Sunday, April 8, 2012

Buzz-hunting

I’m going to coin a term here: buzz-hunting. Buzz-hunting = trying to answer the question, “How’m I doing?” via the internet. (Or, similarly, “How’s my book doing?”) It includes self-Googling but so much more: Google alerts, blog stats, web stats, reading nomination lists, reading reviews, checking rankings and ratings, etc. I gather there is a thing called Klout that will assign a number to your alleged online influence. There are many ways to buzz-hunt, but those are just a few.

I call it buzz-hunting because the hunter is not only seeking buzz about him- or herself, but because it can also be used to obtain mood-altering emotional hits. I know there are people who can mine all these data with perfect equanimity, who can use it to craft promotional strategies and make decisions about how they invest their online resources. Then there are those for whom buzz-hunting is just an emotional roller-coaster.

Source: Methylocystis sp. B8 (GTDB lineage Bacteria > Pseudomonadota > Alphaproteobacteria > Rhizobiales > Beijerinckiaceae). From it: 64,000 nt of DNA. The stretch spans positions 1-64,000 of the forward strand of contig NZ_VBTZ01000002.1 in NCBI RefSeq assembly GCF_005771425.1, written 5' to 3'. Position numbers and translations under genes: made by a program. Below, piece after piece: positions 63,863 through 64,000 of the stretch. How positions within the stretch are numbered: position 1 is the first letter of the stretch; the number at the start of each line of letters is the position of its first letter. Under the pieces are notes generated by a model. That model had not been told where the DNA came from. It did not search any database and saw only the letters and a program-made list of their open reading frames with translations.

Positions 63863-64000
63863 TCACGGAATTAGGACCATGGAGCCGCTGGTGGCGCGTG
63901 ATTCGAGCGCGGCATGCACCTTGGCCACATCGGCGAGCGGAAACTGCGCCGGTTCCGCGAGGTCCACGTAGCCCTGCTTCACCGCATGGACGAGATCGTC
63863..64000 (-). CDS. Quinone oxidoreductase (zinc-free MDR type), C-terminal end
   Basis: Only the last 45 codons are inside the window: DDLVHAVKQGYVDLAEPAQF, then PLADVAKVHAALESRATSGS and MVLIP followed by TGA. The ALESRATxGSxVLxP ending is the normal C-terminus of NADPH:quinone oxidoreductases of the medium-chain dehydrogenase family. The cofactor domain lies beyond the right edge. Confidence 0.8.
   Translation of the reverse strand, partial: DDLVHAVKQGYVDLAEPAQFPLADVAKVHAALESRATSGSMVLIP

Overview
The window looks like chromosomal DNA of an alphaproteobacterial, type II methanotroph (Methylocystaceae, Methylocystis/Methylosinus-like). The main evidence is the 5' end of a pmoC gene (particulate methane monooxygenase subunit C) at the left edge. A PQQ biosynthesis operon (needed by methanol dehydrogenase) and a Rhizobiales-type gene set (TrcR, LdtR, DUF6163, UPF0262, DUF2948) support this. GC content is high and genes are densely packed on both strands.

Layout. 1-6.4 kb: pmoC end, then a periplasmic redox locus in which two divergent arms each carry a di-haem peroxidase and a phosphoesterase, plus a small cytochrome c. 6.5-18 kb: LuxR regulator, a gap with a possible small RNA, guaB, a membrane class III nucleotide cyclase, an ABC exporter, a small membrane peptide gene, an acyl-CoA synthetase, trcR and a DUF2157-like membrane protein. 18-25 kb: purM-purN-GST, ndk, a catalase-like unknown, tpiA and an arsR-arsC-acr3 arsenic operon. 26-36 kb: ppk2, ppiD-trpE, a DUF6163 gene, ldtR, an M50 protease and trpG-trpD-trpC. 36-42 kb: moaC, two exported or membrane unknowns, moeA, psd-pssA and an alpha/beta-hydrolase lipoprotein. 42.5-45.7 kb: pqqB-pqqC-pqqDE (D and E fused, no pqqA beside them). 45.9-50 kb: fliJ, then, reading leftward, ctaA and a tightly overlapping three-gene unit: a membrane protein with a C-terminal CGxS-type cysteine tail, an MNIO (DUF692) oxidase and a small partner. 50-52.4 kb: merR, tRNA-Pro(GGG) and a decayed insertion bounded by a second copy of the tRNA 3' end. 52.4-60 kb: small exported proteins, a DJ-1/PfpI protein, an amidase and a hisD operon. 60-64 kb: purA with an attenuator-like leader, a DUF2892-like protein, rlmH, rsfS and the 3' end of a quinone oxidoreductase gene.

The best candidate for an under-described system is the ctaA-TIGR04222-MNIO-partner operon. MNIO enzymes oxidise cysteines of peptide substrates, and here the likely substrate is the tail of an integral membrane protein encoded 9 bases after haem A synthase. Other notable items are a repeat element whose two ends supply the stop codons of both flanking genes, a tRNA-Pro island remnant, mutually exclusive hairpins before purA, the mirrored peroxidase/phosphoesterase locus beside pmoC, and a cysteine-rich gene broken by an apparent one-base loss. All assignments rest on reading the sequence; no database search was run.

I’ve always tried to be selective about buzz-hunting: only to engage in it when I’m feeling centered and ready to accept whatever I find; not to waste too much time doing it; not to let my well-being be determined by what I find. I try to do it on my own terms, and consequently I’ve never used alerts, for fear of having negative things thrown at me when I’m not ready. But back in February, I reached an unhappy place with it. It happened to be Ash Wednesday when I decided I wanted to step back from it, and so I decided that, even though I haven’t given up anything for Lent in years, this would be a good year to do so. And I figured that giving it up would increase my availability for inner reflection, which would also be in keeping with Lent.